FIG. 7 is a bottom view of a showerhead 1053 for use with a processing chamber according to embodiments. Showerhead 1053 corresponds with the showerhead shown in FIG. 6. Through-holes 1056 are depicted with a larger inner-diameter (ID) on the bottom of showerhead 1053 and a smaller ID at the top. Blind-holes 1055 are distributed substantially evenly over the surface of the showerhead, even amongst the through-holes 1056 which helps to provide more even mixing than other embodiments described herein.

An exemplary patterned substrate may be supported by a pedestal (not shown) within substrate processing region 1070 when fluorine-containing plasma effluents arrive through through-holes 1056 in showerhead 1053. Though substrate processing region 1070 may be equipped to support a plasma for other processes such as curing, no plasma is present during the etching of patterned substrate, in embodiments.

A plasma may be ignited either in chamber plasma region 1020 above showerhead 1053 or substrate processing region 1070 below showerhead 1053. A plasma is present in chamber plasma region 1020 to produce the radical-fluorine from an inflow of the fluorine-containing precursor. A unipolar oscillating voltage (shifted or otherwise transformed to generally confine to one polarity) is applied between the conductive top portion (lid 1021) of the processing chamber and showerhead 1053 to ignite a plasma in chamber plasma region 1020 during deposition. The unipolar oscillating voltage applied to lid 1021 is shifted such to not center about the potential of showerhead 1053. A unipolar oscillating voltage power supply generates a unipolar oscillating frequency of less than or about 1,000 kHz, less than or about 500 kHz, less than or about 300 kHz or between 1 kHz and 200 kHz according to embodiments.

The top plasma may be left at low or no power when the bottom plasma in the substrate processing region 1070 is turned on to either cure a film or clean the interior surfaces bordering substrate processing region 1070. A plasma in substrate processing region 1070 is ignited by applying the unipolar oscillating voltage between showerhead 1053 and the pedestal or bottom of the chamber. A cleaning gas may be introduced into substrate processing region 1070 while the plasma is present.

The pedestal may have a heat exchange channel through which a heat exchange fluid flows to control the temperature of the substrate. This configuration allows the substrate temperature to be cooled or heated to maintain relatively low temperatures (from room temperature through about 120° C.). The heat exchange fluid may comprise ethylene glycol and water. The wafer support platter of the pedestal (aluminum, ceramic, or a combination thereof) may also be resistively heated to achieve relatively high temperatures (from about 120° C. through about 1100° C.) using an embedded single-loop embedded heater element configured to make two full turns in the form of parallel concentric circles. An outer portion of the heater element may run adjacent to a perimeter of the support platter, while an inner portion runs on the path of a concentric circle having a smaller radius. The wiring to the heater element passes through the stem of the pedestal.

The chamber plasma region and/or a region in a remote plasma system may be referred to as a remote plasma region. In embodiments, the radical precursors (e.g. radical-fluorine) are formed in the remote plasma region and travel into the substrate processing region where they may individually react with chamber walls or the substrate surface. Plasma power may essentially be applied only to the remote plasma region, in embodiments, to ensure that the radical-fluorine (which may also be referred to as plasma effluents) are not further excited in the substrate processing region.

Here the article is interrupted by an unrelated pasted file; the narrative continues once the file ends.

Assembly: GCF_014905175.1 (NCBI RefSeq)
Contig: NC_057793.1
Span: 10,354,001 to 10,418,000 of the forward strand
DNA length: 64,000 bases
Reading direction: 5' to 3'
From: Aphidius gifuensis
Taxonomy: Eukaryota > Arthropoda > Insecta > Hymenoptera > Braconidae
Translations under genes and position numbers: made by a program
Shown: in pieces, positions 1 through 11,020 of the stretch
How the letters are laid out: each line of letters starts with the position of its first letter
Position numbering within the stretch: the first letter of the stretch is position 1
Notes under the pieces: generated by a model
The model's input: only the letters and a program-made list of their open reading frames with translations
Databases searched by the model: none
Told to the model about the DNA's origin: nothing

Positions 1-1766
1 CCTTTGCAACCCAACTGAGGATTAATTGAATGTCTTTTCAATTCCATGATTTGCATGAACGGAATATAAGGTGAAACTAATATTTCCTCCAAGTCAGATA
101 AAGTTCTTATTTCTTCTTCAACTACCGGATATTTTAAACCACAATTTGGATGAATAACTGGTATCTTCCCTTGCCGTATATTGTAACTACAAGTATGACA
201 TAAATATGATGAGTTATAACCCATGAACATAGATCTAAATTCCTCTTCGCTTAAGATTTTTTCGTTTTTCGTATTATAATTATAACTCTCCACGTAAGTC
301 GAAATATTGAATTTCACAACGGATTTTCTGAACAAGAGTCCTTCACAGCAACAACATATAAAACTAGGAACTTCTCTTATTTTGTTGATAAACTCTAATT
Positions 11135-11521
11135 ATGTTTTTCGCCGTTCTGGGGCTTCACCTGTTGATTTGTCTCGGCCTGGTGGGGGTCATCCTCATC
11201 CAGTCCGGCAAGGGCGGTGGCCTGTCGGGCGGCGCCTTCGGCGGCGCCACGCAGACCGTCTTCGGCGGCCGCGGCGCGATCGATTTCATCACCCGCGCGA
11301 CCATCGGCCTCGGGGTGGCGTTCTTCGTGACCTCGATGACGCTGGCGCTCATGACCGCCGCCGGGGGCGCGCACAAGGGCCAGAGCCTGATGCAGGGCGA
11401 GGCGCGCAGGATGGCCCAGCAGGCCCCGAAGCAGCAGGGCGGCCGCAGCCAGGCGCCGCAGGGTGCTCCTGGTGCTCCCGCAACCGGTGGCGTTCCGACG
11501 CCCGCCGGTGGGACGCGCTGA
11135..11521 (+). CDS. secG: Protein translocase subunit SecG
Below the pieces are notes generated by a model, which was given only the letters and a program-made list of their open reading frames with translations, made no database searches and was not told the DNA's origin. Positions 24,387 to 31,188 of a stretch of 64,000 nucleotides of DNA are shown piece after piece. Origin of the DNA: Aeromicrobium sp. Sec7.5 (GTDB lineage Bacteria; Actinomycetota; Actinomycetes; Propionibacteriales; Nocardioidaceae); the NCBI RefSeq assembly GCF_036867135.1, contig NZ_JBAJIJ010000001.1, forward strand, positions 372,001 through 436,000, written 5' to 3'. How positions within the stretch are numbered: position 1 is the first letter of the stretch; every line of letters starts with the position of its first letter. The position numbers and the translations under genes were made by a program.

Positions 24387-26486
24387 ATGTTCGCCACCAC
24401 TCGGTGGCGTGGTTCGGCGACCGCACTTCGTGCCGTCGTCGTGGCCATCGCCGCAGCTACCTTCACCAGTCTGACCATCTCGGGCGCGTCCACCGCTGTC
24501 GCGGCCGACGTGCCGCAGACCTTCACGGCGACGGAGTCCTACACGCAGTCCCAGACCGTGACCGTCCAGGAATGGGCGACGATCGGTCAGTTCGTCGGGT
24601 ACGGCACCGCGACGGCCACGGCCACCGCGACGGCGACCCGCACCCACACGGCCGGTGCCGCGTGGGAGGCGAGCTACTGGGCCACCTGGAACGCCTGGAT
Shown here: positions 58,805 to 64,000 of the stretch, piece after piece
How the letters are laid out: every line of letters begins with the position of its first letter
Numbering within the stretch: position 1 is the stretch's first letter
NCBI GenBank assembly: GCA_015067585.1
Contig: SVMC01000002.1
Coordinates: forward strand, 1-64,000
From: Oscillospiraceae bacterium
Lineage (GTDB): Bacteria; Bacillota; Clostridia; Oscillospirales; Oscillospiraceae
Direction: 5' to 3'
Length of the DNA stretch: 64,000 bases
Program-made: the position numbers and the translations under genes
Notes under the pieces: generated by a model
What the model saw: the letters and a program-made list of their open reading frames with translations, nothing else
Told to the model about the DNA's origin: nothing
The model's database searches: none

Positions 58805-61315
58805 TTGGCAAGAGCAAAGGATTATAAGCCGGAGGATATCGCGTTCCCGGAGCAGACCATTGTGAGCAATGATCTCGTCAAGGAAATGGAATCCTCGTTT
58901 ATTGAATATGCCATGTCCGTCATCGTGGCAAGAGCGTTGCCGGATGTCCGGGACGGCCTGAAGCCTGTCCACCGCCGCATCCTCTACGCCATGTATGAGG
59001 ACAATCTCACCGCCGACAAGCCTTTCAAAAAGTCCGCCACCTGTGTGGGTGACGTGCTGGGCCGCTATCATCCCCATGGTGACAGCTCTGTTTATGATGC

In embodiments employing a chamber plasma region, the excited plasma effluents are generated in a section of the substrate processing region partitioned from a deposition region. The deposition region, also known herein as the substrate processing region, is where the plasma effluents mix and react to etch the patterned substrate (e.g., a semiconductor wafer). The excited plasma effluents may also be accompanied by inert gases (in the exemplary case, argon). The substrate processing region may be described herein as “plasma-free” during etching of the substrate. “Plasma-free” does not necessarily mean the region is devoid of plasma. A relatively low concentration of ionized species and free electrons created within the remote plasma region do travel through pores (apertures) in the partition (showerhead/ion suppressor) due to the shapes and sizes of through-holes 1056. In some embodiments, there is essentially no concentration of ionized species and free electrons within the substrate processing region. In embodiments, the electron temperature may be less than 0.5 eV, less than 0.45 eV, less than 0.4 eV, or less than 0.35 eV in substrate processing region 1070 during excitation of a remote plasma. The borders of the plasma in the chamber plasma region are hard to define and may encroach upon the substrate processing region through the apertures in the showerhead. In the case of an inductively-coupled plasma, a small amount of ionization may be effected within the substrate processing region directly. Furthermore, a low intensity plasma may be created in the substrate processing region without eliminating desirable features of the forming film. All causes for a plasma having much lower intensity ion density than the chamber plasma region (or a remote plasma region, for that matter) during the creation of the excited plasma effluents do not deviate from the scope of “plasma-free” as used herein.